Change how you make decisions

Decision-making doesn't always have to be difficult, and with choice paralysis, we're our own worst enemies. To change the way you make decisions, Effectiviology suggests distancing yourself from the decision and looking at your choices with a different view — mainly putting aside any biases you have and being your own devil on the shoulder. Break down the list by those things that you absolutely have no interest in doing or those that make you cringe. (If you do those first, the rest will seem that much easier to choose from and complete.) When it comes to shopping choices, sometimes it's easier to see fewer options when you pick out what you don't want first.

You can also make decisions quicker –- don't ruminate, just pick one and do it. This is a trick that would have worked well in Ivy's case. She could have slipped even just one of those articles for that client in between the other work she was doing and stayed on their radar instead of avoiding the entire list until it was too late.

Leave room for mistakes

Perfection, yuck! So many of us get stuck on that hamster wheel of wanting to make everything perfect when it's honestly impossible for everything to meet that high of an expectation. If you're finding yourself held back from making decisions because you're afraid you'll make the wrong one or afraid you'll mess up on the project you choose to work on first, you're just getting in your own way. The experts say it is time to have more compassion for yourself. As Dr. Madeleine Ferrari told Medical News Today, "[S]elf-compassion, the practice of self-kindness, consistently reduces the strength of the relationship between maladaptive perfectionism and depression for both adolescents and adults."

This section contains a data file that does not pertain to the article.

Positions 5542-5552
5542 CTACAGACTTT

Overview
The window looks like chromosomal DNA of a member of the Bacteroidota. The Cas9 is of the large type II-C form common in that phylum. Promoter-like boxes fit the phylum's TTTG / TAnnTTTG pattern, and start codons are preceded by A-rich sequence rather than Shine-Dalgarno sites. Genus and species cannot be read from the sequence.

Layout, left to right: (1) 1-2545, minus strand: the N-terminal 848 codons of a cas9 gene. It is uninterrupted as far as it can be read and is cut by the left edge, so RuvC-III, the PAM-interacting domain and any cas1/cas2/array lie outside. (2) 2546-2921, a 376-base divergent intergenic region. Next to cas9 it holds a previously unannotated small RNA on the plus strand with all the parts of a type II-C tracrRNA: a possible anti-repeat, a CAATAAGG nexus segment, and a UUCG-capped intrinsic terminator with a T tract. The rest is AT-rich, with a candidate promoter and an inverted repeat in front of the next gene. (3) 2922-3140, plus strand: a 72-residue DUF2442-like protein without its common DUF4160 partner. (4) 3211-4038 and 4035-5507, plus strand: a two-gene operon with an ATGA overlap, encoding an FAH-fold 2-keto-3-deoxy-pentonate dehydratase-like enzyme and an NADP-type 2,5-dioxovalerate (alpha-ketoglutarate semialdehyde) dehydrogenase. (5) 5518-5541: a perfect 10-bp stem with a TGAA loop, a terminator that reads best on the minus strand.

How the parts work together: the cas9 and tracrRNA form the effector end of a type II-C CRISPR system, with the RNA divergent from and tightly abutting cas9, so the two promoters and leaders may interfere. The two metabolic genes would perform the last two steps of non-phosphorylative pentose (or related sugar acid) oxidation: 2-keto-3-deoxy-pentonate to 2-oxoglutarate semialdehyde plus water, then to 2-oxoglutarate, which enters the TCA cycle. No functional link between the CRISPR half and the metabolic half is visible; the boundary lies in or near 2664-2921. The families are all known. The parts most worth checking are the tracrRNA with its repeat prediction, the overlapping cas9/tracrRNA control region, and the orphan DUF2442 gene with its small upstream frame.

Everybody makes mistakes. So what if you make the wrong decision? It's not the end of the world. Mistakes help us grow, and you may find the right answer only after you make a mistake. Making errors helps us learn and adapt.

Don't be afraid to step away (but not for too long)

If you're struggling with making a decision, put it out of your mind and do something else for a while. We all deserve a break now and then. Consider this time away from decisions making an act of self-love, and come back when you're feeling more confident. Do something that takes your mind off of the decisions at hand, whether you go for a short walk outside to get some fresh air or enjoy nature; take some time out for mind work through meditation or yoga; read a book; watch an episode of one of your comfort shows on streaming; talk to a friend; or simply sit in silence enjoying a calming warm beverage. 

However, you don't want to put the decision off for too long for fear of procrastination setting in. Delaying decisions can sometimes make you not make them at all in the long run — much like Ivy did when she set aside that list of articles she needed to write and went about her other business. Inaction can be just as bad as overthinking. Give yourself a specific amount of time to move away from the choices, and set a time to come back from your self-love break when you must make your decision.